The Randwick terminus of the in-development Sydney Light Rail CBD and South East rail line has been moved away from High Cross Park following pushback from the local community and Randwick Council.
Locals were concerned over the impact the original plan could have on High Cross Park, which includes 33 trees and an historic war memorial.
Randwick City Council proposed an alternative terminus at the corner of High Street and Avoca Street, beside the Prince of Whales Hospital, where a new plaza will be developed.
NSW minister for transport and infrastructure Andrew Constance said the move was made as part of a wider renewal proposal for the High Street precinct championed by Coogee MP Bruce Notley-Smith and Randwick Council.
“This is about integrating the aspirations of the local community with the transport needs of the future,” Constance said.
“Over the last eight months the Light Rail team has worked with the Council, Health Infrastructure and the University of NSW to develop a number of design modifications that we will seek in relation to the High Street Precinct.”
The minister said the government had been clear when it approved the initial design, telling Randwick Council it had the opportunity to present an alternative proposal.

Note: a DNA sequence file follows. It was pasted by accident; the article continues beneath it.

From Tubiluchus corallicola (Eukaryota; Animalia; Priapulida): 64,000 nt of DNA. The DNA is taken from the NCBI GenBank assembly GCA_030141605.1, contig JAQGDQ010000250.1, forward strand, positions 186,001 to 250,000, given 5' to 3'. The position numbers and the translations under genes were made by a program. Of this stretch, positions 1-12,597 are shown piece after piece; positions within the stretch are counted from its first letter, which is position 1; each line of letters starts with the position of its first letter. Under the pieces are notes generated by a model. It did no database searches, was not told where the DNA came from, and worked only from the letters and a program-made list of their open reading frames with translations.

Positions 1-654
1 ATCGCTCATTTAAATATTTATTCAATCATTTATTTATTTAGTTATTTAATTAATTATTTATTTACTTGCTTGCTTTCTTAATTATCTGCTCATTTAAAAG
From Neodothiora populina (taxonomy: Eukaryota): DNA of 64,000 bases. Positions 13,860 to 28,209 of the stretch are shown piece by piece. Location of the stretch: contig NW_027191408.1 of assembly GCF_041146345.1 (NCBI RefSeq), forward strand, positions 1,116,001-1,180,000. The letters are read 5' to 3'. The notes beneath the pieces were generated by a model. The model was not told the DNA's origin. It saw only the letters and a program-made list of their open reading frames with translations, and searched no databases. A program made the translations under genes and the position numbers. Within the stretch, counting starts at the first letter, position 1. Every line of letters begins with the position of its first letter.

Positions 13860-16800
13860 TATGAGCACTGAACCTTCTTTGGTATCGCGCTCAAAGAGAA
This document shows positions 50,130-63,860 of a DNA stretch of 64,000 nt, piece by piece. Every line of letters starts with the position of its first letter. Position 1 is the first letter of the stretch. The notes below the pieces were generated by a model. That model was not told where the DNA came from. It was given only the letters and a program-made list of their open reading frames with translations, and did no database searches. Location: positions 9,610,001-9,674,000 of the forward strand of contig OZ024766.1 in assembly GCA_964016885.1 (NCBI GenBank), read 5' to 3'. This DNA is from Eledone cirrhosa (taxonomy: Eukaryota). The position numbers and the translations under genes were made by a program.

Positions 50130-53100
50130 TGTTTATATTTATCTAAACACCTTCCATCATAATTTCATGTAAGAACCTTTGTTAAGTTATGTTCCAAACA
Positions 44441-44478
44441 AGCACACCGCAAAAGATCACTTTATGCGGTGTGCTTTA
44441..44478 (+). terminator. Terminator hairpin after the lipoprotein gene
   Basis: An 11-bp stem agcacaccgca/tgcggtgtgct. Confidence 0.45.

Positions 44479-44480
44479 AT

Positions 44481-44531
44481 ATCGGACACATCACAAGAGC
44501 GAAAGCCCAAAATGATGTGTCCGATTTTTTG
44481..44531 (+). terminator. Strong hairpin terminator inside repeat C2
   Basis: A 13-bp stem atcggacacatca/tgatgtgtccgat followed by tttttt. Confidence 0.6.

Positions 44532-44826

“They have introduced a substantial number of new elements in a highly professional and collaborative process,” Constance said.
“I caution that this is still subject to a number of steps and that modifying a design is a major undertaking, but we are all working to the same objective and there is complete support from all parties to the benefits light rail will bring to the area.”
It is also now proposed that a transformer required to assist in powering the network will be buried under a section of High Cross Park rather than remain above ground as originally planned, Transport for NSW said.
As well as changing the design of the High Street Terminus, modifications will also be sought for the University of NSW site on High Street, creating two ‘side platforms’ and reducing the potential for interference from the light rail network with the University’s sensitive research facilities, the department added.
NSW health minister Jillian Skinner welcomed the changes, which she said would give Sydney Children’s Hospital and Prince of Wales Hospital patients, visitors and staff better access to the new line.
“I’m delighted at this outcome, which will make using light rail an even more attractive option for the thousands of staff, patients and visitors who come to our hospitals,” Skinner said.